Group takes first steps toward planting 10,000-trees
Carson City has joined with many cities across the country in a new commitment to add more trees to the capital city’s urban forest.
The “quantitative tree planting program” was undertaken by a local volunteer group, Friends of the Urban Forest, said Kyle Horvath, one of the group’s founders, who also serves on Carson City’s Shade Tree Council.
The Friends have taken on a five-year initiative called Canopy the Capital: 10,000 Trees, Horvath said. The goal of the program is to encourage residents to improve the health of their urban forest in capital cities across the nation.
The goal did not fit the parameters of the Shade Tree Council, so the Friends group was formed to specifically take on the challenge.
“Educating the community on appropriate tree species, and thus increasing the diversity within the urban forest, is an exciting aspect to the program,” Horvath said.
With co-founders Gianna Shirk, Tom Henderson and Jed Block, Friends of the Urban Forest have outlined their five-year campaign based on a “right tree, right spot” philosophy.
“There are a number of cities around the country doing this. Sacramento is planting 5 million trees in 20 years, but I have a family here, and this is where I live, so I thought, ‘Why not do something cool for the city?” Horvath said.
Momentum for the campaign started last weekend at the Fulstone Wetlands Park, off Northridge Drive and Russell Way, Horvath said.
With grant money awarded by the Nevada Division of Forestry’s Urban Forest Fund and help from honor students from Eagle Valley Middle School, the Friends planted 30 cottonwood tree saplings in the wetlands area.
“The grant gave us an opportunity to choose a location, and we actually had requests for trees in that area, so that was pretty exciting,” Shirk said.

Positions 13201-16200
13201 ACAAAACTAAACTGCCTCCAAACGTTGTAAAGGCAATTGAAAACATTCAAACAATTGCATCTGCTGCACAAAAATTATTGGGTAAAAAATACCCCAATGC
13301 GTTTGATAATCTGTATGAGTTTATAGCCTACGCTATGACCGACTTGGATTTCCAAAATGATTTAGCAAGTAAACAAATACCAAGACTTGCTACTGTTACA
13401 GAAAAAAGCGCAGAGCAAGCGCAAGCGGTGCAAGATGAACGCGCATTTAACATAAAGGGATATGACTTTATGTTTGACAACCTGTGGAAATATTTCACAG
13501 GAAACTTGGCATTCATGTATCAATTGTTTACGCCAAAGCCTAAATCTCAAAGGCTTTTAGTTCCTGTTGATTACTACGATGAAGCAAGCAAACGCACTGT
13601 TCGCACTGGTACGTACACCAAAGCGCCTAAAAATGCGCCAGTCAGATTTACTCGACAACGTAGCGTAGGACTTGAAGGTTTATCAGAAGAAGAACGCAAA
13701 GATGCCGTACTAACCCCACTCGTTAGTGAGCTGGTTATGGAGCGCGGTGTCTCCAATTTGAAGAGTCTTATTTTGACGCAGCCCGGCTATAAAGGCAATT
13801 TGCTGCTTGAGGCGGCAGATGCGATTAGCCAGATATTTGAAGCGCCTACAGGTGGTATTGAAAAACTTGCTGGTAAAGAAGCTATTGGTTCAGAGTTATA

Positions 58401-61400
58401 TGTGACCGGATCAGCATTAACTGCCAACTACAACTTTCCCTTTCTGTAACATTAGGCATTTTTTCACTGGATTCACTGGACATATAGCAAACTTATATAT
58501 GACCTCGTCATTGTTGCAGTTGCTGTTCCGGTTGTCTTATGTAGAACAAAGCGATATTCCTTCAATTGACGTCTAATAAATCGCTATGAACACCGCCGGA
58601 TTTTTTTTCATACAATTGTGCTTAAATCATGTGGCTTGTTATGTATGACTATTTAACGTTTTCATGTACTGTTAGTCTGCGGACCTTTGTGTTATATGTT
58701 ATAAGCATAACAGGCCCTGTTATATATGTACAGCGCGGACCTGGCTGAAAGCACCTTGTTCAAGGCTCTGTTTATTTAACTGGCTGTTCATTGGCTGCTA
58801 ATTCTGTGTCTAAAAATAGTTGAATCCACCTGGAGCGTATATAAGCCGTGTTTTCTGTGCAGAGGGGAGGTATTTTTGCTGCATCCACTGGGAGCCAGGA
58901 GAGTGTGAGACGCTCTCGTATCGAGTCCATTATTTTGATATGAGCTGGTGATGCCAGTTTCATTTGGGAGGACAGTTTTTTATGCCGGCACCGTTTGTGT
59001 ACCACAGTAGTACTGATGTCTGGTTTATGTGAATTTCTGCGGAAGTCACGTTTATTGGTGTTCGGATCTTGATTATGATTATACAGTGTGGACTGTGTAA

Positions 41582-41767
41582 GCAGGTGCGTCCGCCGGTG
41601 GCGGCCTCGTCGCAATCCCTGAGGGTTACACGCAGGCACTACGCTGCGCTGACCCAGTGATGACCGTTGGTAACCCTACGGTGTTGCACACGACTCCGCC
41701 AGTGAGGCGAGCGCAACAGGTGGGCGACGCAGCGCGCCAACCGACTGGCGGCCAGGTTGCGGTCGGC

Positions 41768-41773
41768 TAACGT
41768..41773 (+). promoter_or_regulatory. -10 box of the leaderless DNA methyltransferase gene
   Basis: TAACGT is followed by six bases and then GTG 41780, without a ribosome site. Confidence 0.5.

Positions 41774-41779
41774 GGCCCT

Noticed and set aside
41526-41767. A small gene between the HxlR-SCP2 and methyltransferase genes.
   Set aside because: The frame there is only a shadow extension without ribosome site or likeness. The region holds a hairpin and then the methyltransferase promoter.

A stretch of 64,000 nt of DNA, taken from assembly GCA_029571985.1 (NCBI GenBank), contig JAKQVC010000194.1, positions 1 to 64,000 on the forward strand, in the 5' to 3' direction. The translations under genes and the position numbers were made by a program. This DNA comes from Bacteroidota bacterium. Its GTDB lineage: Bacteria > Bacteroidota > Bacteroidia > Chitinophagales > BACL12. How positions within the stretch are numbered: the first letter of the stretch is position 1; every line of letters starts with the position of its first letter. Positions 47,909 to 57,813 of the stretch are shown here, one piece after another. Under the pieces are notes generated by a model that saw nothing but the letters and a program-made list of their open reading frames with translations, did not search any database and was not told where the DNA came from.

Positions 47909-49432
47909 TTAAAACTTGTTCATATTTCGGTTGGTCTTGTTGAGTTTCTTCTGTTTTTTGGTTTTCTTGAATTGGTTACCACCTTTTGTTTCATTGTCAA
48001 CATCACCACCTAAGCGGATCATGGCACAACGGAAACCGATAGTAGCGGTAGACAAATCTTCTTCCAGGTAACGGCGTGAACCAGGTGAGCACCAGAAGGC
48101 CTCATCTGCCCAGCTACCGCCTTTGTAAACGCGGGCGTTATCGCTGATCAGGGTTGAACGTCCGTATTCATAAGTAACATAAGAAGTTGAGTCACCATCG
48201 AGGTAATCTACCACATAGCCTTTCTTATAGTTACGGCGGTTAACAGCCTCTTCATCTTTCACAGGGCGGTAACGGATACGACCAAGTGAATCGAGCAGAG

Members of the Carson City Parks Department supervised the activity, and members of the community also got involved. “You have to start somewhere,” Shirk said. “Cottonwoods are the only native tree to the valley floor, so it’s really cool to have 1-30 trees be native.”
The Friends will be fundraising and promoting their project throughout the winter in order to be ready to start planting next spring.
“All trees planted from here on count. If you plant a tree, we would love to know about it and record it,” said Horvath.
For those who need help selecting a tree, the Friends have compiled a list that takes into account the planter’s needs and the site.
According to Arboriculture research, a healthy forest of 10,000 trees can retain 10 million gallons of rainwater a year, Horvath said.
“This, compounded with all the other benefits an urban forest bestows on our naturally arid environment, is what motivates this group of volunteers to go out and plant trees.”
Shirk said the group has a presentation it used to get ideas from cities like Sacramento and Boston, who also have taken up the commitment.
“This goal can help us cool our city and reduce energy costs,” Shirk said.
For more information or to donate to Canopy the Capital: 10,000 trees, send an email to canopythecapital@ gmail.com or follow the blog at http://firstname.lastname@example.org.